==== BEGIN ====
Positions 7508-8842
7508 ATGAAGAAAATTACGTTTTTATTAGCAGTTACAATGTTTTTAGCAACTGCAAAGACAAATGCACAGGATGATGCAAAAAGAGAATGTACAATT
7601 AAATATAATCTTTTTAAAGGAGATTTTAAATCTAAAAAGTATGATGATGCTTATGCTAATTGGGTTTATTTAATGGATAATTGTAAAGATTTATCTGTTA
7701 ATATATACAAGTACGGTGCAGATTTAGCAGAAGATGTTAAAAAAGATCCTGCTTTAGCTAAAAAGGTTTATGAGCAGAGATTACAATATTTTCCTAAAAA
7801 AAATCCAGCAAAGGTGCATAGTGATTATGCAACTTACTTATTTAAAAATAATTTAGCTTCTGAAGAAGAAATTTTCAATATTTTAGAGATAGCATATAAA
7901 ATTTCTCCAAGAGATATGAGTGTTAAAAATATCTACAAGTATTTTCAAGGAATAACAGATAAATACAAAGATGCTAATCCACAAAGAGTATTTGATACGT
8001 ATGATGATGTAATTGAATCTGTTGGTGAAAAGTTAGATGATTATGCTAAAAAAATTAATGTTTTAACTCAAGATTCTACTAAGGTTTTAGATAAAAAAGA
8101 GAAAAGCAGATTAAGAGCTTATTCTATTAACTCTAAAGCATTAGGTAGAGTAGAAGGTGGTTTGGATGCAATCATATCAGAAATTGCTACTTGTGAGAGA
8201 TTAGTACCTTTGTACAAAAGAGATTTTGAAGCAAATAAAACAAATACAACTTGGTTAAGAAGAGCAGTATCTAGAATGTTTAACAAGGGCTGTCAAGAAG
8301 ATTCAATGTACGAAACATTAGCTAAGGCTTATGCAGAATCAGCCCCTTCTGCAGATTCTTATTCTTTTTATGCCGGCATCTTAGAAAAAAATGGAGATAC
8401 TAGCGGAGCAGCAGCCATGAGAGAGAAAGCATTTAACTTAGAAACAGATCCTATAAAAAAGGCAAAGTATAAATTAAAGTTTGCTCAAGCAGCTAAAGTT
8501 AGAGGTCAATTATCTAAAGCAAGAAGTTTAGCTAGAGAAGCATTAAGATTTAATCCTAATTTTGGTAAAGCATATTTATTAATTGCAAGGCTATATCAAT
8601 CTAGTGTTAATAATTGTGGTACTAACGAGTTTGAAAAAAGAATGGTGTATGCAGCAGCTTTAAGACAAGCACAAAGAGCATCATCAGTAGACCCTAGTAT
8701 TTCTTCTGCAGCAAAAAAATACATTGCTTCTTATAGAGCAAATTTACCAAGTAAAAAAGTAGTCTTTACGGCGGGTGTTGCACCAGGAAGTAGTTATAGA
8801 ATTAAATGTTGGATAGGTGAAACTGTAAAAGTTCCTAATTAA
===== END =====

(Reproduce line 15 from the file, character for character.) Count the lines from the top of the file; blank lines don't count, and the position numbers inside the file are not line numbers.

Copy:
8801 ATTAAATGTTGGATAGGTGAAACTGTAAAAGTTCCTAATTAA